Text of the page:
In today’s economy, employees who know how to create and improve software are highly marketable, making the field of computer science increasingly popular among those hoping to land a well-paying job after graduation. The COVID-19 pandemic, which pushed more employees and consumers online, has magnified companies’ reliance on tech and cybersecurity professionals, making computer science credentials even hotter.
The field of computer science focuses on the study of computer hardware and software systems, and a degree in the discipline allows someone to pursue a variety of careers — and not just in Silicon Valley. The increasing use of technology throughout the business world means that companies in many industries are hiring grads of computer science programs, experts say. This discipline provides compelling career options for people with an aptitude for and interest in math and science. “It’s a golden age right now for computer science, and we’re very fortunate in this field,” says Salvatore Stolfo, a professor of computer science at Columbia University in New York City. “For people who study computer science in their education, it’s a great, great time, and essentially the sky is the limit.”
Salaries and Job Prospects for Computer Science Graduates
An employment forecast from the U.S. Bureau of Labor Statistics indicates that the number of job opportunities for computer science grads is growing. U.S. employment within computer and information technology occupations is expected to increase by 13% between 2020 and 2030, the forecast shows, which is faster than the average expected growth among all occupations.
Data from the Bureau of Labor Statistics also shows that some careers common among computer science degree-holders frequently lead to six-figure salaries. For instance, in May 2020, the median salary among computer and information research scientists was $126,830, and the median salary among computer network architects was $116,780. Software developers, quality assurance analysts and testers also typically received generous paychecks: Their median salary in May 2020 was $110,140.
Reasons to Pursue a Computer Science Career
People who lack a genuine interest in technology should not pursue a computer science degree simply because of the allure of high salaries, says Sam Gavis-Hughson, the CEO and founder of Byte by Byte, a company that helps aspiring software engineers prepare for job interviews at big-name companies like Amazon and Tesla. “I think that a lot of people are doing it for the money and not doing it because they enjoy programming,” says Gavis-Hughson, who earned a bachelor’s degree in computer science from Princeton University.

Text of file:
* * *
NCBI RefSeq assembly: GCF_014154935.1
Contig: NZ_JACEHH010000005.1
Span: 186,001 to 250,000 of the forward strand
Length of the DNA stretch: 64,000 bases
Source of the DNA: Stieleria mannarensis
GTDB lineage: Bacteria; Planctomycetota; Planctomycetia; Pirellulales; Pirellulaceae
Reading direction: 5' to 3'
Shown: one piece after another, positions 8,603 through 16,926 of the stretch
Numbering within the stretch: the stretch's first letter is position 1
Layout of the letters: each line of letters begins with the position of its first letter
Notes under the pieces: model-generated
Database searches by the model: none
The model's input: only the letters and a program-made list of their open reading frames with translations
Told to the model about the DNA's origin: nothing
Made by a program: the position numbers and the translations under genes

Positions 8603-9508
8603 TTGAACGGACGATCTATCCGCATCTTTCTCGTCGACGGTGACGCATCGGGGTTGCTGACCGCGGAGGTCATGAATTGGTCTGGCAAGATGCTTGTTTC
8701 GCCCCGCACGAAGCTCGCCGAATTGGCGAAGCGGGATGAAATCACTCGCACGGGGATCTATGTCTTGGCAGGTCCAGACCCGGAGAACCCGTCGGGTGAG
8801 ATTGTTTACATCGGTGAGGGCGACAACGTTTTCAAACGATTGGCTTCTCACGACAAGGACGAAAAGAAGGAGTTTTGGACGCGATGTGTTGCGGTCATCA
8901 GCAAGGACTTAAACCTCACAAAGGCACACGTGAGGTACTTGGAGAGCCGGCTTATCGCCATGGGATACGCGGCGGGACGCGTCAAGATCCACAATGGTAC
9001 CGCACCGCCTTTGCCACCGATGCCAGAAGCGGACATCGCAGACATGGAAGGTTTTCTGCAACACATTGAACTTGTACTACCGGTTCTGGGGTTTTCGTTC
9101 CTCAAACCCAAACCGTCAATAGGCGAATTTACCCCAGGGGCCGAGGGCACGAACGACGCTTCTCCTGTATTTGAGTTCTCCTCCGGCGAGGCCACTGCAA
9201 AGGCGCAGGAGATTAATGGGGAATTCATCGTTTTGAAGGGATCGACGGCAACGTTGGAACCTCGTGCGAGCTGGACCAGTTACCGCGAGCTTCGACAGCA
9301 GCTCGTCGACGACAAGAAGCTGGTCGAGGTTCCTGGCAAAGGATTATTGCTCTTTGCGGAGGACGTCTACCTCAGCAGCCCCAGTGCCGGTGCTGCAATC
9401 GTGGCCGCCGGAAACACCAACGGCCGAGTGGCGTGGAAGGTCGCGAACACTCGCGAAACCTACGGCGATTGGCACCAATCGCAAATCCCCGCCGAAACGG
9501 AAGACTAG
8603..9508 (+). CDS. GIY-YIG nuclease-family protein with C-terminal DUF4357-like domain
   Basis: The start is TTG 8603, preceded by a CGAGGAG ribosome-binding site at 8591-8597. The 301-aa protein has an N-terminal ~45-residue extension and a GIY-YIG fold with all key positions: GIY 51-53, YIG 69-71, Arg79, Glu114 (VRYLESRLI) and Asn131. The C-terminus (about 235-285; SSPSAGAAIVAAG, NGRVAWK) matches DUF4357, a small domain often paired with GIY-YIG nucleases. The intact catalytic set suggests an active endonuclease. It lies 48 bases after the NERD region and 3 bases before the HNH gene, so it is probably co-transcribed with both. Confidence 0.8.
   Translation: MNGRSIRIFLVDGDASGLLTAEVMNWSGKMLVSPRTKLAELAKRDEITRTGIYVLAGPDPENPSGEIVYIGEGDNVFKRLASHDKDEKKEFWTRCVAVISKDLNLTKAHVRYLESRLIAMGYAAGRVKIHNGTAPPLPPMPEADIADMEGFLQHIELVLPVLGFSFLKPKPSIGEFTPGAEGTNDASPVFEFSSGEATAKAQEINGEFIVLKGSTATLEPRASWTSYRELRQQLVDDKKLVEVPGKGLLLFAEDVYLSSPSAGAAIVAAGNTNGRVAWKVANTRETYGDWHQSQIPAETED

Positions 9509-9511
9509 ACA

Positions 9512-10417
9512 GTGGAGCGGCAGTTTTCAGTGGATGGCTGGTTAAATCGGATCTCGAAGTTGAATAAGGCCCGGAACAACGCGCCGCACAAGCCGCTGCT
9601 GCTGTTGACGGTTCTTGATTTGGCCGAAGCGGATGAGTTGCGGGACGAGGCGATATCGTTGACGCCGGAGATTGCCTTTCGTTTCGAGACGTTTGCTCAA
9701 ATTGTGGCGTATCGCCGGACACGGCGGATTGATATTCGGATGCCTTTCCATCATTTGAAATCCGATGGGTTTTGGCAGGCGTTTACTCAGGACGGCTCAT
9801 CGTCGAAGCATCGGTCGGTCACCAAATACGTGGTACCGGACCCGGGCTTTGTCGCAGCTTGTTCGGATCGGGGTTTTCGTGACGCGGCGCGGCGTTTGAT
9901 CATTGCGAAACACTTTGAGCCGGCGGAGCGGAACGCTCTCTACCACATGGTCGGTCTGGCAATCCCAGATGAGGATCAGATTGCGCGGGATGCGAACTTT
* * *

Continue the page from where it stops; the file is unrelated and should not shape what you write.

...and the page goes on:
He says programming is only fun for people who have a knack for problem-solving, adding, “Not everyone has that really analytical sort of mind.”
However, Gavis-Hughson acknowledges that a computer science degree is broadly applicable. “Every single industry requires programmers, so you can decide what path you want to pursue,” he wrote in an email. “For example, you could do software development and work for Warby Parker and be in fashion, or work for Google doing (artificial intelligence) type projects. If you are into cars, you could work for a big auto company and write the software for their vehicles. The possibilities are endless.”
Genuine curiosity about technology is a solid justification for pursuing a computer science degree, experts say.
Getting an education in computer science can enhance someone’s understanding of the world in general, according to Justin Sherman, who graduated from Duke University in North Carolina in 2020 with a double major in computer science and political science.
“Whether it’s in your day-to-day life as a citizen in our world or just as a consumer, you’re going to be interacting with a variety of these technologies,” says Sherman, who is currently pursuing an M.A. in security studies from Georgetown University‘s Walsh School of Foreign Service. “A computer science degree is sort of a way to unlock understanding how all of that works, how all of that functions, how all of that interacts.”